In her most recent book, Christianity after Religion, Diana Butler Bass tells about a conversation with a woman in her Episcopal (we’d call it Anglican) Congregation:
“Would you like to join the altar guild?” asked an older woman, a member of a church where I was a member. After all, you like to arrange flowers.

She was a nice person, diligent in her service to the church. Most every week, she showed up early on Sunday morning to set up the altar. She ironed the altar cloths, shined the silver chalices, and laid everything out. Sounded like holy housework to me.

Instead of saving yes or no, I responded, “Why?”
“Because I’ve been doing it for thirty-five years,” she said impatiently, and I’m really tired. It is time for someone else to do it instead.”
Not exactly an appealing invitation. I turned the offer down. I suspect that the woman had a rich faith life. I always wondered what might have happened if she had answered the question this way:
You know, I’ve been serving on the altar guild for thirty-five years. Every Sunday, I awake before dawn and come down here to the church. It is so quiet. I come into the building and unlock the sacristy. I open the drawers and take out the altar cloths and laces, so beautifully embroidered with all the colors of the seasons. I unfold them, iron them, and drape them on the altar. Then I go to the closet and take out the silver, making sure it is cleaned and polished. I pour water and wine. While I set the table for the Lord’s Supper, I’ve often wondered what it would have been like to set the table for Jesus and his friends. I’ve meditated on what it must have been like to be there with him. I’ve considered what it will be like when we eat with him in heaven. And I’ve learned a thing or two about service and beauty and community. You know, I’d like to share that with you. I’d like you to learn that too.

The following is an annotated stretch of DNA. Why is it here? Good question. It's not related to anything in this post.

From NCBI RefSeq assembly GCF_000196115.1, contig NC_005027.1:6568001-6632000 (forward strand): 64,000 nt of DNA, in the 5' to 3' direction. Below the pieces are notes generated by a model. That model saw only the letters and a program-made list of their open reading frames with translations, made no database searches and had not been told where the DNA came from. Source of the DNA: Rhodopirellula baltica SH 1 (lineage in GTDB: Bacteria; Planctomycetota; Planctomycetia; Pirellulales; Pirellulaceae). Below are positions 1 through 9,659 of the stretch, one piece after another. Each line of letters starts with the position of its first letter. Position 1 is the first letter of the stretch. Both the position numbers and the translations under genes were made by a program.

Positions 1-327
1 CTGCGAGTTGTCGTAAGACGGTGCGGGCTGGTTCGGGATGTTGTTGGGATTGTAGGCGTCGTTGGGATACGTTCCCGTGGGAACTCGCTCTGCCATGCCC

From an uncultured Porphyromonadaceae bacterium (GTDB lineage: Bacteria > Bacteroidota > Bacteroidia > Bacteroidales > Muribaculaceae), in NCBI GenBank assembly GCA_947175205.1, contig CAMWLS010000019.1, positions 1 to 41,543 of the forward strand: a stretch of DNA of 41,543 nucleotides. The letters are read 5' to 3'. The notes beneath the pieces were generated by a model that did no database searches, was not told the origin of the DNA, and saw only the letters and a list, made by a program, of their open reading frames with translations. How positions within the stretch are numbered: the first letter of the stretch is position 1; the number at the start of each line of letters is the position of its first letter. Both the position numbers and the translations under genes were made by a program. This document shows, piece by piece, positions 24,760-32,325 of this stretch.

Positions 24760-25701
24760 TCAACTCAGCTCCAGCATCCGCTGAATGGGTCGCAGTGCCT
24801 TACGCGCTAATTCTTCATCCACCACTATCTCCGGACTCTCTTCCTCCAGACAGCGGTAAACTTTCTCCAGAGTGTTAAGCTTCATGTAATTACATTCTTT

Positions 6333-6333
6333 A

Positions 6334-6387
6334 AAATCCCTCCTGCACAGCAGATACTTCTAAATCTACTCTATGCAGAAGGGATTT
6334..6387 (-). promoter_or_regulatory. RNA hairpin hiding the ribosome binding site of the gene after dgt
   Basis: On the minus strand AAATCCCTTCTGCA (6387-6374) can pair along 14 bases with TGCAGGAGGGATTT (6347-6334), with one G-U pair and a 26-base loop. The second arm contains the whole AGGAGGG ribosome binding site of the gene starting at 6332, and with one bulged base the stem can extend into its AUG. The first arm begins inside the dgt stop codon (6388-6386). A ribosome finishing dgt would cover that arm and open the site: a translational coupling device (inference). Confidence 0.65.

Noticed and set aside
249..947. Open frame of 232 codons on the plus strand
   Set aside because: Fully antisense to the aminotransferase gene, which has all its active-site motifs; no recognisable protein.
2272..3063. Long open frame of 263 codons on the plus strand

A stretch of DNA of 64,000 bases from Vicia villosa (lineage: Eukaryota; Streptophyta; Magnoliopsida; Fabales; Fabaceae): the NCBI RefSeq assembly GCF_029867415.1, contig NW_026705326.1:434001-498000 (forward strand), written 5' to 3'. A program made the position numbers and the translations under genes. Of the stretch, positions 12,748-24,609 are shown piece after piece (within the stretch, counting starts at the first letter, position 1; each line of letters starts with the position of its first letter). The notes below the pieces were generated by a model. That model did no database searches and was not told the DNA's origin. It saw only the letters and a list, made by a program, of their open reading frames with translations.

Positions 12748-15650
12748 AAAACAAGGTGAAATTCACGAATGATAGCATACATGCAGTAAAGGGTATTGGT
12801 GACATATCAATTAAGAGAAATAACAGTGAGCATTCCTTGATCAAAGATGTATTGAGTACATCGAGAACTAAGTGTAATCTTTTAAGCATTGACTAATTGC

I know how I would have responded: “Sign me up.”
I was struck by how much that interchange reminds be about how we do so much in the church. Whenever we talk about the things that we do in the life of the church we speak of them as duties – as things that need to be done. When we recruit new people to take on somebody’s old job, we talk about how it is somebody else’s turn. We rarely talk about why we do things beyond the simple assumption that they just need to be done. We don’t talk about the things that we do as spiritual practices and disciplines that bring meaning in and of themselves.
We really need to start asking the why question – why do I sing in the choir, why do I teach Sunday School, why am I an elder – with a willingness to go deeper into the meaning of it all. The answer that it just needs to be done is no longer good enough.
Tonight many leaders in the congregation will gather to look at our long-range plan – to renew our objectives and think about how they will work out practically. This reminds me that we cannot do any of that without a willingness to talk about the why questions – about what our purpose really is and how we can all get meaning out of what we do.